Wednesday, February 12, 2014
Dan Gibson beat me to the punch with his post about Ed Supe John Huppenthal shilling for the Goldwater Institute. Huppenthal voiced a robocall telling parents how they can use taxpayer money to send their kids to private schools. In his post, Dan includes the video of Brahm Resnick’s news piece about the robocall and a Facebook post by Democratic candidate for Ed Supe David Garcia, so I won’t repeat them. Both are worth a look.
Here’s a bit of the back story on the robocall, and it’s only a bit. There’s lots of unpacking to do about the Arizona's Empowerment Scholarship Accounts (ESA)— aka Educational Savings Accounts, aka (according to me) Vouchers on Steroids. I did some unpacking in an earlier post, and there’s plenty of material left for later. Now, though, I want to follow the
A brief overview. The Goldwater Institute came up with the idea for ESAs as a second workaround (the first is our tuition tax credit law) to make vouchers legal in a state where the constitution prohibits the use of public money for religious instruction. (Did you know over 70% of Arizona’s private schools are religious?) The term of art for this kind of legislation is “backdoor vouchers.” In 2011, Arizona’s Republican-dominated legislature passed the ESAs into law for a limited number of students. In 2013, more students were added, and if a new bill passes this session, half of Arizona’s school aged children will be eligible for the taxpayer-funded private school vouchers. The conservative's ultimate goal is vouchers for all.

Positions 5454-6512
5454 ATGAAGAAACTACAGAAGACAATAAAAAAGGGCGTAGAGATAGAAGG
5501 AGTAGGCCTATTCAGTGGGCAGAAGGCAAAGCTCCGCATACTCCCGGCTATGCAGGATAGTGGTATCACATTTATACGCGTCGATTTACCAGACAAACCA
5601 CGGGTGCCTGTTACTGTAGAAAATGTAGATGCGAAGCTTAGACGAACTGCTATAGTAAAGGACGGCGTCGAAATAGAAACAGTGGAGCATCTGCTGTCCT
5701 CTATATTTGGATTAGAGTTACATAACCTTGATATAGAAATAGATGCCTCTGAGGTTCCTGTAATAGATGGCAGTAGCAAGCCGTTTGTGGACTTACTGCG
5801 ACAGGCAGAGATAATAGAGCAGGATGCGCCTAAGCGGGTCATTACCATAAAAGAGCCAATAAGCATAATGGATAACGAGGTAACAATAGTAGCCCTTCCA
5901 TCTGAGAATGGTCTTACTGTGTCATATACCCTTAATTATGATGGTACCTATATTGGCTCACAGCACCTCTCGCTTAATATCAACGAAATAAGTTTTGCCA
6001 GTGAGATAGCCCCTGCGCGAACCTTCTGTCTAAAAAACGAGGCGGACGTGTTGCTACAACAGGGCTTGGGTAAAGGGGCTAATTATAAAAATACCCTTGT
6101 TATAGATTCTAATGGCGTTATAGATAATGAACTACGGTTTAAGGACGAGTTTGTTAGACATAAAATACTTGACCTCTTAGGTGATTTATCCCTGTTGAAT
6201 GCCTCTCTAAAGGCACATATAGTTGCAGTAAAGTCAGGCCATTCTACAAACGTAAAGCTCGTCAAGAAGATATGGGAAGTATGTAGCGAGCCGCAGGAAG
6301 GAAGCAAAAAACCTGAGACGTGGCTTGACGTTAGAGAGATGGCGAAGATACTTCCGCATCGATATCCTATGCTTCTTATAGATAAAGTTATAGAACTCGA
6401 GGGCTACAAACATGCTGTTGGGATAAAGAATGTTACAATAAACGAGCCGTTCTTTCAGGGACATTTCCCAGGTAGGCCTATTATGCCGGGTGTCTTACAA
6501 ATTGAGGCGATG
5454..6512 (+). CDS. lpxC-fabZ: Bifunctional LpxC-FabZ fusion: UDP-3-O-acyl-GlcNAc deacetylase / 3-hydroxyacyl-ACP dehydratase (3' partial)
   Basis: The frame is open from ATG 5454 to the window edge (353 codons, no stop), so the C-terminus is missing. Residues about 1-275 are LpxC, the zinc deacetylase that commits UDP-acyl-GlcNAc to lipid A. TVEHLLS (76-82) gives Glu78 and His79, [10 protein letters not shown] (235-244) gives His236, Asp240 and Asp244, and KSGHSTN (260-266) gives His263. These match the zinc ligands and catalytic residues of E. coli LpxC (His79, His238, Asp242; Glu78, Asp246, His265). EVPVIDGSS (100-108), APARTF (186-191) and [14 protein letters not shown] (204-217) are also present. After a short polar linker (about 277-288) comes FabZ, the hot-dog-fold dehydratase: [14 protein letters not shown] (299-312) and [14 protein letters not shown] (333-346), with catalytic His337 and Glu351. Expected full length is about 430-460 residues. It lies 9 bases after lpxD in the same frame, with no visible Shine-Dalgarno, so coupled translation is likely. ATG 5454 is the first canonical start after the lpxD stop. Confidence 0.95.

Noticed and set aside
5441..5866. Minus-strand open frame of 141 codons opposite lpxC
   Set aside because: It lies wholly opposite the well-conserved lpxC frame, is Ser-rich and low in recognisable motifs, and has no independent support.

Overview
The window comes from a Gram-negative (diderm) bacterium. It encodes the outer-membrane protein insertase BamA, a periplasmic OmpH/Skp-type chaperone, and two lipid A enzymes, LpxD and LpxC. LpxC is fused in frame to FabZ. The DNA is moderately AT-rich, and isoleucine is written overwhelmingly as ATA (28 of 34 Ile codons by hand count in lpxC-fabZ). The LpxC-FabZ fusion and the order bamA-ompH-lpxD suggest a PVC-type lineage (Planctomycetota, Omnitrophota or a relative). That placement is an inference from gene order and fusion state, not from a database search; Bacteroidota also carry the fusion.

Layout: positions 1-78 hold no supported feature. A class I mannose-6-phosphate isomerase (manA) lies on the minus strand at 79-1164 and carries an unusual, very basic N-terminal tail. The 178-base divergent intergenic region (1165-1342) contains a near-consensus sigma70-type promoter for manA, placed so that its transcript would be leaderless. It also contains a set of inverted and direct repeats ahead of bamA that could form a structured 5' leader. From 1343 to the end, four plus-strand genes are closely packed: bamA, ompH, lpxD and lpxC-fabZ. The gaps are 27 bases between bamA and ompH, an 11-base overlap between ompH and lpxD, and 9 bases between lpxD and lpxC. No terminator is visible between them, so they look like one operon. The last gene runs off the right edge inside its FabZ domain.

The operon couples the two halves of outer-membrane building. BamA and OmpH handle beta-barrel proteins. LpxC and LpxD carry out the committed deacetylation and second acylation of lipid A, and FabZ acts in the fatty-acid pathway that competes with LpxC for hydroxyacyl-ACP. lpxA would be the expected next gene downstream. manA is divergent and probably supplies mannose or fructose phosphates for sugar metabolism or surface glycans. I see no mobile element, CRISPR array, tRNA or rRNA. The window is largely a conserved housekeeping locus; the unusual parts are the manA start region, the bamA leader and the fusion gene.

The Alliance for School Choice, a Washington, D.C., agent of the vast privatization/corporate complex, put together a script for a robocall to go out to Arizona parents whose children qualify for the ESAs. Huppenthal lent his voice to the robocall. Actually, he lent more than his voice. He lent the power and authority of his office to the message, making it sound like an official public service announcement. Huppenthal’s call sent interested parents to a website about ESAs created and funded by — get ready for it — the Goldwater Institute. And so the private-to-public-to-private-to-public-to-private cycle that begins and ends with the Goldwater folks comes full circle.
Huppenthal has established himself as the Arizona Superintendent of Education Privatization, a mantle he wears proudly. “I’m the superintendent of public instruction, not the superintendent of public schools,” he told Resnick in the news story. In Huppenthal’s view, private schools are public schools. They serve the public, don’t they? Making, I guess, Walmart a public department store and Tucson Country Club a public golf course. Taxpayer funded vouchers for private golf courses, anyone?
In a press release, Garcia responded to Huppenthal's robocall.
Dr. David Garcia, an Associate Professor at ASU and candidate for Superintendent of Public Instruction declared, “This is outrageous. The head of public schools should be working to improve our public schools, not abandon them. If Mr. Huppenthal has neither the will nor the expertise needed to help our public schools, then it’s time he step aside and let someone qualified get to work.”